I never got into photography all that much during my formative years, mostly because I didn’t have a camera and getting pictures developed cost money. It’s far different from the instant thrill of digital photography.
When I learned in early 1983 that a West Toledo landmark wasn’t going to be around much longer, however, I went and took some photos: the Par 3 Golf Course on the northwest corner of Talmadge Road and Monroe Street.
In January of 1983, The Andersons announced their option to buy the 36-acre site for $2.8 million from the Kaplin family, and the course had one more season in it before it was bulldozed. I worked there for two summers: 1982 and 1983, I believe, but nothing more prestigious than driving the cage-covered tractor used to gather range balls as well as performing other minor golf course work.
Residents, of course, were not interested in losing the golf course one bit, but progress won out, as it usually does. The store opened Aug, 17, 1985, and performed better than expected
and probably still is thirty-plus years later.
Postscript: I left that in to demonstrate the joke is on me sometimes. To the astonishment of nearly everybody, The Andersons announced on Jan. 15, 2017 that they’d be shutting down their retail operations in 2017. So the site will evidently undergo another rebirth after a run of over 30 years as The Andersons.
Determining when it opened seemed like a hopeless task, but scanning the files of The Blade wasn’t exactly fruitless. The earliest reference I could find to the course’s existence was in 1949, with an ice cream plant and Kiddieland as its neighbors.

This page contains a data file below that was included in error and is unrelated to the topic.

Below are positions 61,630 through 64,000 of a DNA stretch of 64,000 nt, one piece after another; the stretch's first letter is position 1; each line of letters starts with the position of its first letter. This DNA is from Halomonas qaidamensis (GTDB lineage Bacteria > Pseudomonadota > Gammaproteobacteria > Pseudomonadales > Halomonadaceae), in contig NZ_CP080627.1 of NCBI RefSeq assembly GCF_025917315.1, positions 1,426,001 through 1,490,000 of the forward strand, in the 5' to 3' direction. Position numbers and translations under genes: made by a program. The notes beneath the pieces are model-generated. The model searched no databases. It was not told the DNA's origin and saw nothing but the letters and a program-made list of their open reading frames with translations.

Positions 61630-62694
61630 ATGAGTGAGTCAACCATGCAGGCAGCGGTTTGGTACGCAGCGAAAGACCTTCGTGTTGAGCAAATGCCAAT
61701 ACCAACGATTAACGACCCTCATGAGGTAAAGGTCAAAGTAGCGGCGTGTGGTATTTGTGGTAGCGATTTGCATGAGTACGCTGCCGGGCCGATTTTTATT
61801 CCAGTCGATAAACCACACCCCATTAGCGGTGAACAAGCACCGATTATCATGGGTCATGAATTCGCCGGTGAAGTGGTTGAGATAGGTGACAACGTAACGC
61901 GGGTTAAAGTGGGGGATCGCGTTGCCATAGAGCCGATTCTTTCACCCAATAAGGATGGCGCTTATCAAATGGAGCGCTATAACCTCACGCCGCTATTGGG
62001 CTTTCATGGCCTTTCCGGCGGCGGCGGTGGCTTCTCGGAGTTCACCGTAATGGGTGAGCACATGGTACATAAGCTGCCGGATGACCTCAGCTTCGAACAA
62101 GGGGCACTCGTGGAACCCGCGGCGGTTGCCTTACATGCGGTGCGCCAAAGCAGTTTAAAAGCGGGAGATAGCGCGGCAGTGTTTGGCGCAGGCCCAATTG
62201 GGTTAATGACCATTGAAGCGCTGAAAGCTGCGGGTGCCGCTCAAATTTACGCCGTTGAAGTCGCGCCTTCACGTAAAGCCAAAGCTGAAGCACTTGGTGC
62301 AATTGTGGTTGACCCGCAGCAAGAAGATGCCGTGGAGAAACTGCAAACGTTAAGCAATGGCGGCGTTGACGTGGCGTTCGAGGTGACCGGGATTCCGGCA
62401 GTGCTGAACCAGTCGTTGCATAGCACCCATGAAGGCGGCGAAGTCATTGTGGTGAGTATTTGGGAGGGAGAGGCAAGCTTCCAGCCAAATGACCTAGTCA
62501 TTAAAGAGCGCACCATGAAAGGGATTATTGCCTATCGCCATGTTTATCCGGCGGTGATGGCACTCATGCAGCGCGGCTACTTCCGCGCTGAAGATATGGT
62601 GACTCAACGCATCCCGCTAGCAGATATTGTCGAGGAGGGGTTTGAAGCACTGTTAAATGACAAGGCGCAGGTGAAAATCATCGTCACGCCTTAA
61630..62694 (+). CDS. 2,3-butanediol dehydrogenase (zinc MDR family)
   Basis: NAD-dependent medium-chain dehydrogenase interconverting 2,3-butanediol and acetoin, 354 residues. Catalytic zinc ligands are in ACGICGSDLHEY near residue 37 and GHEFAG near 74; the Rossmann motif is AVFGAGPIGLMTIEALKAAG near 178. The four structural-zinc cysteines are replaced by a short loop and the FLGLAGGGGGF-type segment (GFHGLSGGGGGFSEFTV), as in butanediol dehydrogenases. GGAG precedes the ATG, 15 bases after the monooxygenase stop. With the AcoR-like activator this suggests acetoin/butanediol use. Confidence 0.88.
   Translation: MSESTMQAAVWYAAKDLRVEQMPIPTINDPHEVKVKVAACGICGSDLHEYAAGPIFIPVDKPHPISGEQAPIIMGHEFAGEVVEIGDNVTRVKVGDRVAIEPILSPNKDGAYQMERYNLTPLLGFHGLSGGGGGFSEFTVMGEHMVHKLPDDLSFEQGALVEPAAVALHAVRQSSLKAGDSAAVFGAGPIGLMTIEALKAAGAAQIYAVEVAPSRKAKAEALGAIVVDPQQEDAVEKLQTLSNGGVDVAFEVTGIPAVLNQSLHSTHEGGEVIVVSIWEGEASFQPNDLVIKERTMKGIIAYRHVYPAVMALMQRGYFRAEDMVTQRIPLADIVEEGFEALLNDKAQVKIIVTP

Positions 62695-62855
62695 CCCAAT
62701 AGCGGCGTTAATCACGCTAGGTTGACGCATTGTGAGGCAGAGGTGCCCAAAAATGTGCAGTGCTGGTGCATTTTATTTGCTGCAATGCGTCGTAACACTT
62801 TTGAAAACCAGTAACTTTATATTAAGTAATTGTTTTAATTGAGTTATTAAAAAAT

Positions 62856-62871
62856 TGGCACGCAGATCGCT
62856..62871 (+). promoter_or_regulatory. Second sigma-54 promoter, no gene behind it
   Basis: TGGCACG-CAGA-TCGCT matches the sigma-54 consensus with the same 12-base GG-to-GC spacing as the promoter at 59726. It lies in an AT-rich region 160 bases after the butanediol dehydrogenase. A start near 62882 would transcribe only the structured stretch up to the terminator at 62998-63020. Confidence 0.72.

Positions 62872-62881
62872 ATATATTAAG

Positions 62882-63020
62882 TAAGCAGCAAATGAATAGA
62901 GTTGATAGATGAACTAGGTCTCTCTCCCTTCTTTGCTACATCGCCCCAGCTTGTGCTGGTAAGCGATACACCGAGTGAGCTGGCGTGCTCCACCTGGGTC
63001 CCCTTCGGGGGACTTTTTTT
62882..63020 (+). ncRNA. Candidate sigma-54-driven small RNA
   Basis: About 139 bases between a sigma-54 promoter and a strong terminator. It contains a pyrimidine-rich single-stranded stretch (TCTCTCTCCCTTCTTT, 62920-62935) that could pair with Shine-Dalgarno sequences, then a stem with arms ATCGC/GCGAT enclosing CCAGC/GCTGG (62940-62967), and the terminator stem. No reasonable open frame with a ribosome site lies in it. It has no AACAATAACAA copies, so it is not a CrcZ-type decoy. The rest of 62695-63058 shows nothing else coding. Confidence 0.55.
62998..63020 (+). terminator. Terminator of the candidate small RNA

I did stumble across a 1930 reference in the News-Bee about a “the golf practice course out Monroe street, 1 1-2 miles beyond Secor Road intersection.” Could it be? We’ll probably never know.
Most Toledoans will remember Par 3 as the site of the annual University of Toledo Hole-in-One competition, which is also no longer. After Par 3’s demise in 1983, the tournament moved to Heather Downs County Club and didn’t generate the same buzz out there as it did at Par 3 every August. The contest ended in 1991, with The Blade mourning its demise after 38 years.
But anyway, onto the photos. I’m not going to proclaim these photos to be the greatest. They’re not. The first picture, the photo looking down Monroe Street, was the one I wanted to be the best and it was the worst (blurry). They were scanned from old, faded prints and corrected in Photoshop.
It was fun to scan these pictures in for look back thirty years ago, and recall if only for a moment those fun years between age 18 and age 21, with no more cares in the world than having a few 3.2 beers in the concrete bunker at the back of the driving range and picking up some golf balls later under the lights (certainly COLLEGE didn’t figure into it). Somewhere, I’m sure I have a range ball with a red stripe on it.